Amazon aims to counter discontent over last year’s sale with offers of TVs, toys and meetings with celebrities.
Founder Leonard Riggio could buy the bookseller’s stores and e-commerce site.
Barnes & Noble Inc. founder and chairman Leonard Riggio plans to make an offer for the bookseller’s retail business, which includes its stores and e-commerce site, the retailer announced today. Barnes & Noble says it was informed of Riggio’s pending proposal today. The proposal does not include Nook Media LLC, the digital content unit formed last year in a partnership with Microsoft Corp. that publisher Pearson PLC later joined.
If approved, Riggio’s proposal would separate Barnes & Noble’s digital reader and content business from its retail operations. Barnes & Noble says it has formed a committee of three directors to evaluate any proposed transactions, but has set no deadline for when it would announce a decision on Riggio’s proposal.
This is not the first time Barnes & Noble has considered a sale. In 2010, the company formed a committee to evaluate strategic options, including a sale. Riggio, who is Barnes & Noble’s largest shareholder, said at that time he might consider buying the company, but he did not make a formal offer. Ultimately, the review elicited a buyout offer that was later dropped by Liberty Media Corp. Instead, Liberty Media invested $204 million into Barnes & Noble.
Riggio’s plan to separate the bookseller’s physical and online stores from the Nook business would represent a significant shift in strategy for the retailer.
In 2012, Barnes & Noble CEO William Lynch called the Nook integral to the company’s plan to transform itself. “We are out to change the future of reading today,” Lynch, the company’s former e-commerce director, told attendees at the Internet Retailer Conference & Exhibition 2012. In addition to developing its Nook devices, Barnes & Noble also re-outfitted its stores with bigger Nook areas that let readers use various Nook devices to browse and thumb through digital books at their leisure—just as they would with a physical book.
Separating the Nook from the stores may be tough for Barnes & Noble, says Nikki Baird, managing partner of research and advisory firm Retail Systems Research. “I don't know how Barnes & Noble can compete without the Nook,” Baird says. “When they first announced the strategy, I thought it was a brilliant way to compete with Amazon and Kindle. E-book buyers are the most voracious book buyers, and there is no way that Barnes & Noble can compete for that slice of the market without an e-reader of their own. It's not like they can sell e-books on Amazon.”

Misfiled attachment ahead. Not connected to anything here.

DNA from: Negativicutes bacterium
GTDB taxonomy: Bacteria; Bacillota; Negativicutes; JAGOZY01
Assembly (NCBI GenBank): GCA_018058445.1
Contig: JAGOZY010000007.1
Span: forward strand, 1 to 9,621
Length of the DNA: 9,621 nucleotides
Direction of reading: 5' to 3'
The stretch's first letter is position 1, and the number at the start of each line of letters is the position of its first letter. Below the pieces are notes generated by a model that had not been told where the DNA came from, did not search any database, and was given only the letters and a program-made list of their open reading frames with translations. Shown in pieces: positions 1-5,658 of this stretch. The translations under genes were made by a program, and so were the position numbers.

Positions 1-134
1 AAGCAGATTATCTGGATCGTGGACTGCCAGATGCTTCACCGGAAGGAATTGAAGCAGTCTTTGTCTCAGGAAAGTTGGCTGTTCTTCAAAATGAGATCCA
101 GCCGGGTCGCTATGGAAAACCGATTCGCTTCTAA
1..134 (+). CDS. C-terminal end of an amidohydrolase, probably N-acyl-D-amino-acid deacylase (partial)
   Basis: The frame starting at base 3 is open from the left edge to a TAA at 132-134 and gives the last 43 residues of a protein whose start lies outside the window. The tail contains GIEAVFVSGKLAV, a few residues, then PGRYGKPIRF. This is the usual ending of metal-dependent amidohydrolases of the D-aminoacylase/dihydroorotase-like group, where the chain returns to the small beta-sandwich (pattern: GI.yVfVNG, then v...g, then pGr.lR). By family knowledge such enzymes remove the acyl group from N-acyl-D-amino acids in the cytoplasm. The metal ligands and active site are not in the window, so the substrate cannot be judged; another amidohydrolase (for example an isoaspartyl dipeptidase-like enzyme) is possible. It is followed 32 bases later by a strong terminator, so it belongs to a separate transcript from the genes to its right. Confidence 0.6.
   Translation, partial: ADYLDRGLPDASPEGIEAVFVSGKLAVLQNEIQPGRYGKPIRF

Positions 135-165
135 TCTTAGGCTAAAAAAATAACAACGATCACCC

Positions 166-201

And the space devoted to Nook devices inside Barnes & Noble stores says something about the business of selling printed volumes, Baird says. “When I look at how much floor space has now been dedicated to Nook in Barnes & Noble stores, I just wonder how profitable stores really are these days,” she says.
However, Riggio’s move may reflect his concern about how profitable the Nook will be when competing against competing e-book readers like Amazon’s Kindle and Apple Inc.’s iPad tablets, including the iPad mini, which is similar in size to e-book readers.
The Nook did not fare well against its competitors during the recent holiday season sales. Barnes & Noble says sales of its tablets, e-readers, digital content and accessories, decreased 12.6%, to $311 million, in the nine-week period ending Dec. 29 compared with the same period a year earlier. That was a steeper decline than the retailer reported for its retail segment, which includes physical stores and BN.com, its e-commerce site. Retail segment sales during the holiday period totaled $1.2 billion, down 10.9% compared with the same period in 2011. Barnes & Noble is scheduled to announce its third quarter results Thursday.
The sharper drop-off in digital sales reversed the trend of the first six months of Barnes & Noble’s current fiscal year. Through its fiscal second quarter ending Oct. 27, Barnes & Noble, No. 32 in the Internet Retailer Top 500 guide, said sales of Nook e-readers and tablets and the digital content consumers read on them increased 2.6% to $352.3 million from $343.3 million a year earlier. That compared with a 0.38 % decrease in retail sales to $2.115 billion from $2.123 billion.
The question for Baird is how does Barnes & Noble compete against Amazon.com Inc., No. 1 in the Top 500, and its Prime free shipping and entertainment service. “The problem I see with the Nook strategy is that it’s not Amazon Prime, and that’s the real differentiator for Amazon when it comes to e-books,” Baird says. “As a Prime member, you have access to literally thousands and thousands of books that you can ‘borrow’ for free.” Consumers who subscribe to Prime and also own an Amazon Kindle e-reader or Kindle Fire tablet computer can borrow e-books to read on those devices as part of their Prime membership.
Barnes & Noble has invested heavily in its Nook product since launching the first e-reader in 2009. Most recently it formed Nook Media in 2012 with a $300 million investment from Microsoft Corp. Later in the year, UK-based Pearson invested $89.5 million with a focus on expanding higher education e-book content.
Barnes & Noble went public in 1993 at $10 per share. Earlier today, its stock traded at $15.10, an 11.8% increase from Friday’s close of $13.51.